As the UK finally bows out of the EU and negotiations move on to their next stage, the asset finance and leasing community will be asking what does the future hold for us?

 

When the clock struck midnight in Brussels on 31 January almost half a century of close union with mainland Europe came to an end and a bitterly divided United Kingdom formally left the EU.

But now the Brexit withdrawal agreement has been signed, sealed and delivered, the next stage begins with trade negotiations that will determine how closely linked the country remains with the EU bloc.

Casting a long shadow over 2020 is one clause in the Withdrawal Agreement Bill (WAB) that prevents any extension to the ‘transition period’ beyond 2020, even if a free trade agreement is not ready.

So, from tonight the UK is to abide by existing arrangements until the end of December. At the same time, negotiators will be trying to hammer out a lasting agreement about our future relationship, which needs to be completed by October if ratification is to be done by the deadline.

Key leasing domains – the automotive and financial services sectors – are likely to find themselves in the crosshairs for the entire negotiating period, if observers on both sides are to be believed.

David Davis MP told the BBC’s Newsnight this week that there are 20 to 30 different categories of negotiations that need to happen and the best way to achieve the deadline is for them all to take place in parallel.

Meaning, that UK concessions on fishing, for example, could be mixed up with EU concessions on financial services or access to the single market for the UK’s automotive sector.

UK banks (and their asset finance subsidiaries) and independent lessor companies will ideally want to enjoy a continuation of the existing ‘passporting’ arrangements, under which banks and financial services firms authorised in any EU (or EEA) country are free to do business with any other member country, with minimal red tape.

Is this likely to continue? That very much depends on how successfully the UK and EU negotiate their post-Brexit market access arrangements, or ‘equivalence’.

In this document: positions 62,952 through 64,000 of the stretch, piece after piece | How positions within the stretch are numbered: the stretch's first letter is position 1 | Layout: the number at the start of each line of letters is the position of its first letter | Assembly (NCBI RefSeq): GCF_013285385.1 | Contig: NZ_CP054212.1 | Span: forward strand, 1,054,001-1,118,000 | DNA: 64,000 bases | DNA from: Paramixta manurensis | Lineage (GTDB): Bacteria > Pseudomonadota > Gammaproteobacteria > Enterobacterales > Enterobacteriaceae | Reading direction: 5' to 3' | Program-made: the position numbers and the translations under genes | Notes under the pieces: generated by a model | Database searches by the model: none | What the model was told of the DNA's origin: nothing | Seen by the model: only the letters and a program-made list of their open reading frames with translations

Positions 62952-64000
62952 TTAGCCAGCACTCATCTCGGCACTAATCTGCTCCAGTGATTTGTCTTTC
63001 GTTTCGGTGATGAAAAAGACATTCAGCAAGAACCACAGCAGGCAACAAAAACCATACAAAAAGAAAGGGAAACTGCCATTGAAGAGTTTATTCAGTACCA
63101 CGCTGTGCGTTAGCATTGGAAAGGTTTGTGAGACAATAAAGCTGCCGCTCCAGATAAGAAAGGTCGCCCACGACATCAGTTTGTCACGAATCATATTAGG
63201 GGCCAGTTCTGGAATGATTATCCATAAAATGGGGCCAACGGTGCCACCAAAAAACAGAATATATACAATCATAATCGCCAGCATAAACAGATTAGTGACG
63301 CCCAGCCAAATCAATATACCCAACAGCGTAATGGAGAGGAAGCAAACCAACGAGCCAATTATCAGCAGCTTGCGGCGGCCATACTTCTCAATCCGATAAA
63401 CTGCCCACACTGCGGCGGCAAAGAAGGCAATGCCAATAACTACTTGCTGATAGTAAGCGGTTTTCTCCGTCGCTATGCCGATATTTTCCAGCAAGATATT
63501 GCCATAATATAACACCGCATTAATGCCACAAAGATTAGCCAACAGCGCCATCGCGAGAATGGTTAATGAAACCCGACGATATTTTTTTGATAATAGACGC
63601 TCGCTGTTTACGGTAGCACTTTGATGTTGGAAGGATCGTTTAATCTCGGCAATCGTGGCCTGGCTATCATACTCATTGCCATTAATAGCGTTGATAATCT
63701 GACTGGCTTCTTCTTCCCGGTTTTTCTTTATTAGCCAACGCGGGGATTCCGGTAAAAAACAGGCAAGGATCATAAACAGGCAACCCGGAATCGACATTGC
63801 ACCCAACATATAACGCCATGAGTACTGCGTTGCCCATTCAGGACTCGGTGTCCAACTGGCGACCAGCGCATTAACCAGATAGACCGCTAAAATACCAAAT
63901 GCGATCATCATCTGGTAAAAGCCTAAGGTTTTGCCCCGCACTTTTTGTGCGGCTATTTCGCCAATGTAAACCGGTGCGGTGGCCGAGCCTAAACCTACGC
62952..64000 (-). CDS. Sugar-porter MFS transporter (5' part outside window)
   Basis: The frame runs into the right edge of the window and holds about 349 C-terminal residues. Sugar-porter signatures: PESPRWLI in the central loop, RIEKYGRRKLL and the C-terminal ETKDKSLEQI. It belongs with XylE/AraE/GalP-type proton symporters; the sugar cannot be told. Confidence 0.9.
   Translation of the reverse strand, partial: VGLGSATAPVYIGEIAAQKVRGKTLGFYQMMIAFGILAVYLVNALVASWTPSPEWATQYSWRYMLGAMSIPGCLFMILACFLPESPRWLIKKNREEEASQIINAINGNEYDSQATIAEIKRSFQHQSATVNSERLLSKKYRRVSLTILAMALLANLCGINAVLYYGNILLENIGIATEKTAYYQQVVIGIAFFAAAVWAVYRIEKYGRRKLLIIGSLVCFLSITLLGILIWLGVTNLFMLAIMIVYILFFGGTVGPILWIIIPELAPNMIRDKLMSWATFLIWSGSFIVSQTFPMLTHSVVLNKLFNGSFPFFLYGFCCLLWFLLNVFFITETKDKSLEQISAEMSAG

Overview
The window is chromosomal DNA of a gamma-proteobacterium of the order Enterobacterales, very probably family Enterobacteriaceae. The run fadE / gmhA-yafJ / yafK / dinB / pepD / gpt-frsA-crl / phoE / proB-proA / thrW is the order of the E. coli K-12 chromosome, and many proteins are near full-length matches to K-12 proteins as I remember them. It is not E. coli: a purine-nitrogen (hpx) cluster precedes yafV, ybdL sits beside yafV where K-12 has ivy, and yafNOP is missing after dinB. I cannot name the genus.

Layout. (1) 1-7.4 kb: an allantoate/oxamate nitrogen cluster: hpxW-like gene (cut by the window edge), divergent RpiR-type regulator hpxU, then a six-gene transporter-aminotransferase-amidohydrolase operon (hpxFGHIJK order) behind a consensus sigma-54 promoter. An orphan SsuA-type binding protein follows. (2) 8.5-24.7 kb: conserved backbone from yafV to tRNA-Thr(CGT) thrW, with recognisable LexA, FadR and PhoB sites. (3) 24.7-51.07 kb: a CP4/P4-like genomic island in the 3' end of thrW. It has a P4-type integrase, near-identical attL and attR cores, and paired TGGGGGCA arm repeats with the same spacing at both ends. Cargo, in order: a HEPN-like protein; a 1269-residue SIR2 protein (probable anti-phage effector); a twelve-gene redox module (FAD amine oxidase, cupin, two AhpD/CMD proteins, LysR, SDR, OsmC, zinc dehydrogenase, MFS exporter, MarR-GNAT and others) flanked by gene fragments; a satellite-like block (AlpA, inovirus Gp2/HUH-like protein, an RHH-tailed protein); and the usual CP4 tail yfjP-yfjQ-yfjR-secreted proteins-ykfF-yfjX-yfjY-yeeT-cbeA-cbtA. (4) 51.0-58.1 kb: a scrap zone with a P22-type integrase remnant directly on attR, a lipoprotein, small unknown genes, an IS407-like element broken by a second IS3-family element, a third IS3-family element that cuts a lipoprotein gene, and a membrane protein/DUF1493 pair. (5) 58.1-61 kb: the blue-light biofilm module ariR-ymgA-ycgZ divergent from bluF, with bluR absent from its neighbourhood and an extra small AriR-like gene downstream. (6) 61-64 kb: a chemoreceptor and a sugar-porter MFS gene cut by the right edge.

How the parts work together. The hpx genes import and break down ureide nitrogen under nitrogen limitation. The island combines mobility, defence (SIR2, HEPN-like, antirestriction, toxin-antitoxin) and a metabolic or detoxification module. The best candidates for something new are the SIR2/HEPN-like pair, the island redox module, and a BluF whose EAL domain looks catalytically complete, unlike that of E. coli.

Boris Johnson has already committed his government to a, yet unspecified, degree of regulatory non-equivalence – meaning he wants to develop a regulatory regime for the City that breaks with the EU rules in some areas. But how much deregulation will Brussels find acceptable?

If the UK decides it wants to lure business to this country (and away from the EU) with lower corporation tax, few worker rights or environmental standards, Brussels is likely to take this as a declaration of (trade) war.

Mark Carney, the outgoing governor of the Bank of England, said earlier this month that there was no point in the UK seeking complete alignment with the EU rulebook, the suggestion being that the FCA and PRA must be the ultimate regulators if separation from the EU is the goal.

Meanwhile, the UK’s car manufacturing industry, which represents a huge workforce in the Midlands and The North and which recently turned Tory-blue from Labour-red, will need to be kept sweet by the PM if he is to hold on to his admittedly large (80-seat) Parliamentary majority.

Equally, few automotive manufacturers in the UK selling directly to the EU market will want anything less than fairly close regulatory alignment.

The PM will need to marry his goal of achieving zero-tariffs and zero-quotas with the kind of brinkmanship that risks another no-deal scenario for motor manufacturers and traders on which the leasing community relies.

One hopes that if sovereignty and control are at the heart of Brexit, that access to EU markets will not hinder what has been steady growth for the UK asset finance sector since the global economic crisis first reared its head.

Alejandro Gonzalez is the editor of Leasing Life 

Also see: FLA: view from Brussels